A Mississippi-based furniture company fired nearly 2,700 employees right before midnight on November 21, The Guardian reported. The company notified the employees about their termination in texts and emails and asked them not to come to work the next day. United Furniture Industries known for making budget-friendly sofas and recliners for Simmons Upholstery left thousands of people unemployed just two days before Thanksgiving.
According to the New York Post, the message sent to the employees by the company said, “At the instruction of the board of directors … we regret to inform you that due to unforeseen business circumstances, the company has been forced to make the difficult decision to terminate the employment of all its employees, effective immediately, on Nov. 21.”
“Your layoff from the company is expected to be permanent and all benefits will be terminated immediately without provision of Cobra,” the employee received a follow-up email from the company.
The company also instructed its drivers to immediately “return equipment, inventory and delivery documents”, regardless of “whether or not [they] have completed [their] delivery”.
Unfortunately, the employees were not given any explanation for why they were laid off abruptly. The two-decade-old company dissolved its operations suddenly. New York Post reports say that over the summer, the company had fired its chief executive, chief financial officer and executive vice president of sales.
A UFI spokesperson told Freightwaves.com that workers were later told they could come to their workspaces to “gather their belongings.”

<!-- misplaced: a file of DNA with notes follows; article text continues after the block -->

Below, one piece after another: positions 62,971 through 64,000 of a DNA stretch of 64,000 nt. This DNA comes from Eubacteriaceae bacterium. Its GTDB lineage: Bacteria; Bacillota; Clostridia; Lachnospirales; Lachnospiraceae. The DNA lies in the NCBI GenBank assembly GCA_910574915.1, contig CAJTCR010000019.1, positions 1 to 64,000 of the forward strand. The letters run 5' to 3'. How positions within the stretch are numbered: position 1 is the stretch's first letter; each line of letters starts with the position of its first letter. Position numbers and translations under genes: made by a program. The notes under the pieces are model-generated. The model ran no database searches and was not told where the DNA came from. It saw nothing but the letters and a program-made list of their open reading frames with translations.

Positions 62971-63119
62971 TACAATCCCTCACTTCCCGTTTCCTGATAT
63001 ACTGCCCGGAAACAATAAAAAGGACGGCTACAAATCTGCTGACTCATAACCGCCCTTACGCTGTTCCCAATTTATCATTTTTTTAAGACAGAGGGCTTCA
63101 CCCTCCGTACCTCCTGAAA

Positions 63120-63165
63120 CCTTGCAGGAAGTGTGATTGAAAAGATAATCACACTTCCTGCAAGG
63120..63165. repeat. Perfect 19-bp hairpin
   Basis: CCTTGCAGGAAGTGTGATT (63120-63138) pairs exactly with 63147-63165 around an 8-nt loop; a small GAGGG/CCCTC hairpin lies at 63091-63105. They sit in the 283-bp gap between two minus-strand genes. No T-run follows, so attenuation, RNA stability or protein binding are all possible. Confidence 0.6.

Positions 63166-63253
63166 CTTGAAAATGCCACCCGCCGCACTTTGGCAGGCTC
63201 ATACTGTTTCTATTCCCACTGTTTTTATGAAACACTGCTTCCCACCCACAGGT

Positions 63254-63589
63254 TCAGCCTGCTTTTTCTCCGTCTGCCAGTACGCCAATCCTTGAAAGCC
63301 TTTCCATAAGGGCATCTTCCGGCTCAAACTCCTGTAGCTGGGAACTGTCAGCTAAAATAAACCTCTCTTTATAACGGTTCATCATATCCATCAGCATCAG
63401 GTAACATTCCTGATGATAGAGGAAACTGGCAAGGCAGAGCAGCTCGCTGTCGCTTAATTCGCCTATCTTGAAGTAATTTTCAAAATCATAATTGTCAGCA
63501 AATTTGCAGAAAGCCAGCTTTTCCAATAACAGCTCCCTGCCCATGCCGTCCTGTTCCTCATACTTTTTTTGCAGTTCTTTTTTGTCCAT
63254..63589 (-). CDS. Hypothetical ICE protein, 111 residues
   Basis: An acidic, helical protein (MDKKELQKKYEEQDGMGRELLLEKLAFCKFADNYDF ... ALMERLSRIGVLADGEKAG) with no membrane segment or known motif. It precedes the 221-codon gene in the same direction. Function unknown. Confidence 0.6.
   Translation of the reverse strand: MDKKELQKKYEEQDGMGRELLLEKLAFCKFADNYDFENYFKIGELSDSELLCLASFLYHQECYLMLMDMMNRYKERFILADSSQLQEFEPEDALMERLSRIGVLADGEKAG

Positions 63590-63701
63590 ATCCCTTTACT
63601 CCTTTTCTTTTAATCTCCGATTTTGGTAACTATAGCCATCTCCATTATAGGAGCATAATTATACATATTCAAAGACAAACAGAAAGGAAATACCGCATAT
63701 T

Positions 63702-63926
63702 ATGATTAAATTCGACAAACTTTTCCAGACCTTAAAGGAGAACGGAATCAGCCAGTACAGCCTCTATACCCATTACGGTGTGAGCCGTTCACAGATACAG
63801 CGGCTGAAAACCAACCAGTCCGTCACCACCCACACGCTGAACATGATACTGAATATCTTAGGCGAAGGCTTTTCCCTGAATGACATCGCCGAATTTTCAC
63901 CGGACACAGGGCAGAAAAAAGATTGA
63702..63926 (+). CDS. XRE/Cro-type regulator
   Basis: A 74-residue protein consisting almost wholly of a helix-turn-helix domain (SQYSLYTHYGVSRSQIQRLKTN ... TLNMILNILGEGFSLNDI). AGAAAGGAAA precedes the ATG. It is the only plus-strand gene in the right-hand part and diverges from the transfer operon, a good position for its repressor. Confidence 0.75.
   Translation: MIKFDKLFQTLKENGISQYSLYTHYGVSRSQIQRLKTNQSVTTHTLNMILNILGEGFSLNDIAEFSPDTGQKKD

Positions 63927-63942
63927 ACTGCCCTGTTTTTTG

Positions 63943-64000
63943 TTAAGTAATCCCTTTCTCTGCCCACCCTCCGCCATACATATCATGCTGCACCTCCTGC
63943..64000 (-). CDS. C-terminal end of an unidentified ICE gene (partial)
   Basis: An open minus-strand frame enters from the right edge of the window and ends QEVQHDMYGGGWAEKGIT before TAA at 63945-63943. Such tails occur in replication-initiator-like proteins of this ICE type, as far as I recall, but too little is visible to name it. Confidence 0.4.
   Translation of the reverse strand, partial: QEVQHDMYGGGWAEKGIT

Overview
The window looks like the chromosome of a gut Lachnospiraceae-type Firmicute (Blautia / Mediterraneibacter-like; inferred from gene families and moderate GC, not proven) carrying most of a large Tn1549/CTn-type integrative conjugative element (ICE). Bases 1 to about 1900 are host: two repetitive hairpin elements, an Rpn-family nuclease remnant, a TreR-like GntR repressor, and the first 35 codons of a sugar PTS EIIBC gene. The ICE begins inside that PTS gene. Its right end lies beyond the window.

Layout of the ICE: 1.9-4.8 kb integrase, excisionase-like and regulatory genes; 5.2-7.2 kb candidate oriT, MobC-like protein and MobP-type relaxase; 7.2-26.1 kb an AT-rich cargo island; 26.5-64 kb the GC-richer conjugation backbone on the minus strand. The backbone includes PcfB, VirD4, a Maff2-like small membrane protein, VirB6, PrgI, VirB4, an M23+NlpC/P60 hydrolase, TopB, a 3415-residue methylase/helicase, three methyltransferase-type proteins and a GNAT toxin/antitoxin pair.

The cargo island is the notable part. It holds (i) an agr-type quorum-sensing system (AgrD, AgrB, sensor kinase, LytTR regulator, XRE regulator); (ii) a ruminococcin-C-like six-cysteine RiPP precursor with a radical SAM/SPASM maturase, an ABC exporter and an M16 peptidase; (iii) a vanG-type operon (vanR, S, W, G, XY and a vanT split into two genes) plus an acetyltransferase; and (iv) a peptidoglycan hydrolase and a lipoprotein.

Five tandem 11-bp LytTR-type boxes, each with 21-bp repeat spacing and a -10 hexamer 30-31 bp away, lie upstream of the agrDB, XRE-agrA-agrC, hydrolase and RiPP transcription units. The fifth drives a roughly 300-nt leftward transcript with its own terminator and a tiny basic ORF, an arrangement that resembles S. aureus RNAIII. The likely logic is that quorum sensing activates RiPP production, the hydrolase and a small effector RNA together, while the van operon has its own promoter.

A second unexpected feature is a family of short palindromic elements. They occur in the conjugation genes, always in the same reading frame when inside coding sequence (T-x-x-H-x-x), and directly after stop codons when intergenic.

A laid-off employee expressed his disappointment and told the portal, “It’s not fair to the labourers who seriously worked so hard to be blindsided like this. It’s not fair to the mom who just had a baby to wonder if she even has health insurance to cover it. It’s not fair to the cancer patient in the midst of chemo about how to pay for her treatments.”
A former employee also filed a lawsuit against the company. Toria Neal, a resident of Lee County, Mississippi, who worked for UFI for more than eight years, alleges in her proposed class-action complaint that the company violated the federal Worker Adjustment and Retraining Notification (WARN) Act and did not provide at least 60 days written notice of a pending closure.
Langston & Lott, based in Booneville, Mississippi, filed the first-class action against United Furniture Industries, Inc., alleging it violated the WARN Act when terminating all 2,700 of its employees.
“Under the WARN Act, the employees of United Furniture were entitled to either a 60-day notice or 60 days of severance pay – neither of those was provided,” Jack Simpson, attorney for Langston & Lott, told FreightWaves. “If appointed class counsel, we look forward to vigorously investigating the actions of United Furniture and seeking as much compensation the terminated employees are legally entitled to.”
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